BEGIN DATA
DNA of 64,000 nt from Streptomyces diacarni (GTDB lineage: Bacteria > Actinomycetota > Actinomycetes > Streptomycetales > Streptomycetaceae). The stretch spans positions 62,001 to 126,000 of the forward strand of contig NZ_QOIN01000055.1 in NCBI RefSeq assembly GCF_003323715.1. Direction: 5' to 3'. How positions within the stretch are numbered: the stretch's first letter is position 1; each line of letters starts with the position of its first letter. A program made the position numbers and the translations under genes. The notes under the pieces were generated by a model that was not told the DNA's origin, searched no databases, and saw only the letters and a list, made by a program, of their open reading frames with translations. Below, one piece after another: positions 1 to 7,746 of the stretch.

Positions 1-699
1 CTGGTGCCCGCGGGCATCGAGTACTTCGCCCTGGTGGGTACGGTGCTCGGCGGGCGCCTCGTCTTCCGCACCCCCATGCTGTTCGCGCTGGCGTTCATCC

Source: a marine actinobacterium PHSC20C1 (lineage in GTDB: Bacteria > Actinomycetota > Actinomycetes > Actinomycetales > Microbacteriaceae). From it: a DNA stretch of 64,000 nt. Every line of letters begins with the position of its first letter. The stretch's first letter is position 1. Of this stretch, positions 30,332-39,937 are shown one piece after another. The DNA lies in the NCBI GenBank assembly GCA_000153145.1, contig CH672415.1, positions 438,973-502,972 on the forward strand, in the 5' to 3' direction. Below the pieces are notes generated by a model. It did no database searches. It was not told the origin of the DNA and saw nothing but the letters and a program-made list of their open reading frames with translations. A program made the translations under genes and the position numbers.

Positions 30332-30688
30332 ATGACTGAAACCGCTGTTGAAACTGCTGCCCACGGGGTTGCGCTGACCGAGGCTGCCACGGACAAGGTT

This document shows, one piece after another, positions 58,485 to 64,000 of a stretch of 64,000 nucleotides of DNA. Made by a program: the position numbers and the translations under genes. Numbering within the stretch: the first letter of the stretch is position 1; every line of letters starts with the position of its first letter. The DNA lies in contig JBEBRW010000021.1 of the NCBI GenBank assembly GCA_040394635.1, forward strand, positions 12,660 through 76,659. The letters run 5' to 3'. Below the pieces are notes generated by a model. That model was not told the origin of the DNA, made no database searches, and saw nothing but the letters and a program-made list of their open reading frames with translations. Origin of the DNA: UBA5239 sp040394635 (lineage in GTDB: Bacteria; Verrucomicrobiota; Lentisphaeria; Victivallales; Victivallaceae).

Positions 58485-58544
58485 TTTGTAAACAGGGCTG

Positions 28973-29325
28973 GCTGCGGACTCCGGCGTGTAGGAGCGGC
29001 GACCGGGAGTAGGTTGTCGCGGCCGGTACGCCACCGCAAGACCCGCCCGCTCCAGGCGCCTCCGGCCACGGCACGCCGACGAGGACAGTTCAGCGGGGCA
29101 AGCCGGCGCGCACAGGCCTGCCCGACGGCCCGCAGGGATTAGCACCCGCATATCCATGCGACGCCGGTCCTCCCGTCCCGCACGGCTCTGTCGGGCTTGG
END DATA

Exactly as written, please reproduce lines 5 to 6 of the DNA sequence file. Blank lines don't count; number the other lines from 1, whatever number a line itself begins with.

Positions 30332-30688
30332 ATGACTGAAACCGCTGTTGAAACTGCTGCCCACGGGGTTGCGCTGACCGAGGCTGCCACGGACAAGGTT